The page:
In Miami, several retired U.S. officials remembered the early 1960s, when the CIA sent hundreds of employees to join other government bureaucrats to process and recruit thousands of Cuban exiles to destroy the Cuban revolution. Assassination plans abounded, from poisoned cigars and wetsuits for Fidel Castro, to a sniper rifle smuggled in by his comrade to a sophisticated poison pill. The capsule’s designer imagined the pills dissolving in Fidel’s chocolate milkshake, which he drank regularly at the former Havana Hilton Hotel’s ice cream bar. These Hollywoodesque creations came from the CIA laboratory of Dr. Sidney Gottlieb, the Agency¹s ghoulish technology maven. Most of the plotters and erstwhile assassins of that era, like Gottlieb, have died.
One long-retired Air Force officer told me of his plan to undermine Fidel among Cuba’s guajiros (peasants). Given the shortages of consumer goods, it made sense to clandestinely drop tens of thousands of rolls of toilet paper on the island. On each leaf the guajiro would see a photo of Castro and Khrushchev together. “That would have given the guajiros a good laugh,” the perpetrator told me. “But the White House nixed it.” Perhaps Kennedy might have thought that if he approved such a prank, some joker in the U.S. could put the President’s and Bobby’s faces on toilet paper and sell the product throughout the United States; legal under the First Amendment.
Most Cubans who arrived in the days preceding what became the April 1961 Bay of Pigs ‘fiasco’ assumed the U.S. government would deal with Fidel and his communists. Washington had never allowed such flagrant disobedience to go unpunished. By the summer of 1960, the Cuban revolution had the gall to seize property belonging to the mighty oil companies (the Cuban government nationalized Texaco and Esso after they refused to refine Soviet crude oil on orders from Washington). Such defiant behavior challenged the essence of the Monroe Doctrine: ‘Latin America is ours.’
Few inside the hub of operations questioned the premises. “It was the height of the Cold War, after all,” several retired officials explained as if this statement summarized the justification for everything. The West faced a relentless enemy of great power and U.S. agencies had to stop its expansion. Indeed, most of the world would have agreed, at least, that Cuba informally belonged to the United States, no matter what most Cubans thought of that assessment.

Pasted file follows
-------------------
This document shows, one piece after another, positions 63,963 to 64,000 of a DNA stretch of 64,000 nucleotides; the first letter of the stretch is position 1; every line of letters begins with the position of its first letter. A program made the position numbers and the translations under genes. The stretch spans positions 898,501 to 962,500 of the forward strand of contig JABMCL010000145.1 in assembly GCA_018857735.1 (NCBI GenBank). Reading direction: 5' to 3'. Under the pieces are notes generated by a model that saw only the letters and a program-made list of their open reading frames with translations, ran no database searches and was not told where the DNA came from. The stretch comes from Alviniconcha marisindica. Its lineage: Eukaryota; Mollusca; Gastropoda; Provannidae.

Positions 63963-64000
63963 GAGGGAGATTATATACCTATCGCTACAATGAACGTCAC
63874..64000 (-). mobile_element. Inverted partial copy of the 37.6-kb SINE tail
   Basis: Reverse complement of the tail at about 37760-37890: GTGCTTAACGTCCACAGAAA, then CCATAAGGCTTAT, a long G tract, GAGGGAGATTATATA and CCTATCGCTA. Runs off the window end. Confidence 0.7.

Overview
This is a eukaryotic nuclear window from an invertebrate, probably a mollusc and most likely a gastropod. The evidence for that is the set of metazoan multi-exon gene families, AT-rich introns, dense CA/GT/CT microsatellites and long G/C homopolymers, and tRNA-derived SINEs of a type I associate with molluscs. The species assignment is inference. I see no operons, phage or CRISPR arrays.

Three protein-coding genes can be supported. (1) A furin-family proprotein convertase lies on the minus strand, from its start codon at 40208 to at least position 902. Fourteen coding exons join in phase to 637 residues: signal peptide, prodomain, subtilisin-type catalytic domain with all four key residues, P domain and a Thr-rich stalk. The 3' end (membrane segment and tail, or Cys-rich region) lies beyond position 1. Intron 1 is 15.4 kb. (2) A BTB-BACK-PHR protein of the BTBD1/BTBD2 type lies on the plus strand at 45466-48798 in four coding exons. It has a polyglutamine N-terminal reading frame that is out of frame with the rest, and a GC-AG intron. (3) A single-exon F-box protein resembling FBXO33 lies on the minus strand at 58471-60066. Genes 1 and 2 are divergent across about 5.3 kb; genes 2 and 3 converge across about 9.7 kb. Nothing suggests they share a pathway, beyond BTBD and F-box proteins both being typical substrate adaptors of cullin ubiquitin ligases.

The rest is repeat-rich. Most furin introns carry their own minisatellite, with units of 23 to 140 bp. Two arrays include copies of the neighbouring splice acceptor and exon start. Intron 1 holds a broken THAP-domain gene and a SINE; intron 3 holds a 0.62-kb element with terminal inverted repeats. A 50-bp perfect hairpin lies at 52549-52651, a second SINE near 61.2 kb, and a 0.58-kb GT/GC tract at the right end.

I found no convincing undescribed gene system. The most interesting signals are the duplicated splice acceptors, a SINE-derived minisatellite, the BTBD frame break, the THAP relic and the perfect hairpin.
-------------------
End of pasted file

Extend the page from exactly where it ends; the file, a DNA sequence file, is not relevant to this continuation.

The secret plots to overthrow the revolutionary government had become the world’s most open secret. Miami became Planning and Operations Center for the CIA’s largest station (JMWAVE). One man, now in his late 50s, told me how a CIA official – a Mr. Bishop – had recruited his father in 1959. Their family moved to Miami along with hundreds of thousands of Cuba’s rich, professional and propertied middle classes. His father worked from a two story building in Miami Beach, one of hundreds of CIA properties in the area. Nearby, ships from the CIA’s navy would dock, load up with provisions (arms and bombs) and set off to the Cuban coast to wreak havoc or just drop or pick-up agents whose job was to subvert the new government. “It was routine, every day and sometimes twice a day.”
“I thought the invasion would come in October of 1960,” he told me, “or at least that would be the start of some intense guerrilla war. Everyone speculated if a full-scale invasion would occur or if men would be sent to the Cuban mountains to do what Fidel did to Batista.”
Eisenhower had obvious misgivings about the plan and passed the ball to Kennedy, who then suffered the ignominious defeat. Publicly, he accepted responsibility (“Victory has a thousand fathers; defeat is an orphan.”). Privately, however, he sought revenge: the overthrow of the Castro government. His brother, Attorney General Robert Kennedy, directed a war of terror against Cuba: assassination attempts and sabotage, propaganda and economic war against an island of 6 million people.
In December 1960, I was on a tour with a group of students going to Cuba. Arriving at the Miami airport, we learned the pilots of our Cubana plane (each hour Pan Am and Cubana flew to Havana) had defected. While waiting for a new crew to fly over from Havana, a ‘spontaneous demonstration’ erupted. Angry Cuban exiles screamed at the college students; some protestors threw punches and began to spit at the students. One asked a demonstrator: “If Cuba is so terrible, you should want us to go. Then we’ll return and tell lots of people how awful things are.” The protestor looked puzzled. He turned to the team leader and asked for instructions. “Don’t talk, just spit,” he sneered. It appropriately summed up U.S. policy for fifty years.
Saul Landau is an Institute for Policy Studies fellow and filmmaker (DVDs available through roundworldproductions.com)